In British Columbia 18 People have died in Past 6 Months from Taking Ecstasy

Posted by PITHOCRATES - February 4th, 2012

Week in Review

The war on drugs has been an abject failure.  Drugs have never been more powerful or available.  And the drug economy has produced a criminal underworld that has spread unspeakable violence.  So is it worth it?  This war on drugs?  Decriminalizing drugs would go a long way to end the crime and violence.  But making drugs more readily available would no doubt increase the use of these drugs.  For they are spreading now while they are illegal.  And not just in back alleys.  But into the mainstream of society.   In bars.  In homes.  And on college campuses (see Calgary police link 7th death to tainted ecstasy posted 1/30/2012 on CBC News Calgary).

The toxicology report of Southern Alberta Institute of Technology student Cody Gorlick, 23, who died earlier this month, shows he had ingested ecstasy laced with paramethoxymethamphetamine, a methamphetamine known as PMMA…

“From what we’ve seen in these cases, and it’s very apparent, is that the drug [ecstasy] is not just used at raves anymore, it’s used by people in their homes, it’s used at bars, it’s used at all kinds of different locations,” said Bossley.

In B.C., 18 people have died after taking ecstasy in the last six months, and a 19th death is being investigated.

People say telling kids that they shouldn’t have sex until they are married is silly.  Because these kids are having sex.  After all, that’s a big part of college.  First time away from home.  You know they’re having sex.  You know they are drinking.  And you know they’re doing drugs.  Because they are.  And some are dying from those drugs.  So it’s reasonable to assume that if drugs were decriminalized that more kids would try them.  More would start using.  And more would die from overdoses.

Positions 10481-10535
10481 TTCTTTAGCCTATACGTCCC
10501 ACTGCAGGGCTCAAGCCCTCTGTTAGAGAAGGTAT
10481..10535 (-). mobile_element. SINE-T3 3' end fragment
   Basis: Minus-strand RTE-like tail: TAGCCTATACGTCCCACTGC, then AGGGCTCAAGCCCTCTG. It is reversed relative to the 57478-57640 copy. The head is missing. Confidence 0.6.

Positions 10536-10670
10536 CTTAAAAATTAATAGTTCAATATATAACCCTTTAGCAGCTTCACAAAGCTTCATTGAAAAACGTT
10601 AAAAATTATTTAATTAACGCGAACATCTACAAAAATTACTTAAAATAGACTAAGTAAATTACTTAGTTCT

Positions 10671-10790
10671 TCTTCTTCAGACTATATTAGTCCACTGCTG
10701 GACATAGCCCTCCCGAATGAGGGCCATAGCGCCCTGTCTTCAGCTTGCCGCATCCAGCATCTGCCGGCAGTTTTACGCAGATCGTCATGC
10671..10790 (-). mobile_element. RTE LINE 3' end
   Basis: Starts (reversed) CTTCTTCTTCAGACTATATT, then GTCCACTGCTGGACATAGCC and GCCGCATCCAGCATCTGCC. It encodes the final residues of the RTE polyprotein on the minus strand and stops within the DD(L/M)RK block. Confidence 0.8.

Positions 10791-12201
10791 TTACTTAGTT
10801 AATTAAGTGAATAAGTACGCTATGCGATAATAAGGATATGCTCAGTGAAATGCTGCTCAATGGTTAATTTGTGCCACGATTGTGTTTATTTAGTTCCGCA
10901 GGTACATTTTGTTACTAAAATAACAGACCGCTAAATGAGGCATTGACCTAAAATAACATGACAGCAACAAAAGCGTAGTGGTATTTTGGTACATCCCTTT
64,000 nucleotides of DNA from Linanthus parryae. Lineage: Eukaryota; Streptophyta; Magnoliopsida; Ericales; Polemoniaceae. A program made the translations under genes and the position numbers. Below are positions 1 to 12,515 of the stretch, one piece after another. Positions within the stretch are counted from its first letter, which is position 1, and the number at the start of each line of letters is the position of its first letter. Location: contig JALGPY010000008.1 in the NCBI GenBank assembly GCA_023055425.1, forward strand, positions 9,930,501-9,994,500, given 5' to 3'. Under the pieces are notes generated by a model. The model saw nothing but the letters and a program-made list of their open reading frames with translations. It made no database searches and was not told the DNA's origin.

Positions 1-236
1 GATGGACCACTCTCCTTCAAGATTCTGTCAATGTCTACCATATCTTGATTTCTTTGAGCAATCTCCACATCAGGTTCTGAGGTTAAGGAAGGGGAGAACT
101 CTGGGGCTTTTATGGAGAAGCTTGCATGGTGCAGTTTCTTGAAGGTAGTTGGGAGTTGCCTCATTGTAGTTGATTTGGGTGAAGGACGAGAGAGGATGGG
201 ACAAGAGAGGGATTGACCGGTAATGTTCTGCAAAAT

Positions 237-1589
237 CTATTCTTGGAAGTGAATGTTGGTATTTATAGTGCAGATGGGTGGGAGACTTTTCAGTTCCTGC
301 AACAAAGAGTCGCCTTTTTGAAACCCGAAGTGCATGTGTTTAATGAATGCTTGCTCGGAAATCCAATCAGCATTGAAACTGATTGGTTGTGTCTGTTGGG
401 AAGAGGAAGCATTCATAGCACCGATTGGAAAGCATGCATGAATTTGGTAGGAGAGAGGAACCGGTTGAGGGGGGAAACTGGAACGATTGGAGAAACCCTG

So should we maintain the war on drugs?  Should we decriminalize drugs?  Tough to say.  Because you’re kind of damned if you do.  And damned if you don’t.  But one thing for sure is that the lesser of all evils here is for people to choose not to use drugs.  For if they did it wouldn’t matter if they were legal or not.  But getting them to choose this is easier said than done.  Religion may help.  Getting married and starting to raise a family may help.  For few things grow people up faster than becoming parents. 

And really that’s the key to the drug question.  Growing up.  Becoming mature responsible adults.  Because the sooner we become mature responsible adults the sooner we stop the foolish ways of our youth.

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